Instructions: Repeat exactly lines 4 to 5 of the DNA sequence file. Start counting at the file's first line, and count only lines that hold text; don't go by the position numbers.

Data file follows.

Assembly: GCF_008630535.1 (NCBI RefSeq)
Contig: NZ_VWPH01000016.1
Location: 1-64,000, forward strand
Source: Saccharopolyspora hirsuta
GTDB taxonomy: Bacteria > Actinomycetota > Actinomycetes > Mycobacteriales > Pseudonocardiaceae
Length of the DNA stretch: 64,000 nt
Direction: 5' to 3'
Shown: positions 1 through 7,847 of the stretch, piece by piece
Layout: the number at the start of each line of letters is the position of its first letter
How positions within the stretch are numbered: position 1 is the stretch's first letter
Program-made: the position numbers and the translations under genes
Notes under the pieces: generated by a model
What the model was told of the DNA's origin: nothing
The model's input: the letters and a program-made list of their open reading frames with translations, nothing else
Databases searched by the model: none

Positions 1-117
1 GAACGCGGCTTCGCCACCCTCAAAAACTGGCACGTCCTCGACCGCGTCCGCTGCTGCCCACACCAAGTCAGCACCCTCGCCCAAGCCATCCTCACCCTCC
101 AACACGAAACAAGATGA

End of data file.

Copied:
Source: Saccharopolyspora hirsuta
GTDB taxonomy: Bacteria > Actinomycetota > Actinomycetes > Mycobacteriales > Pseudonocardiaceae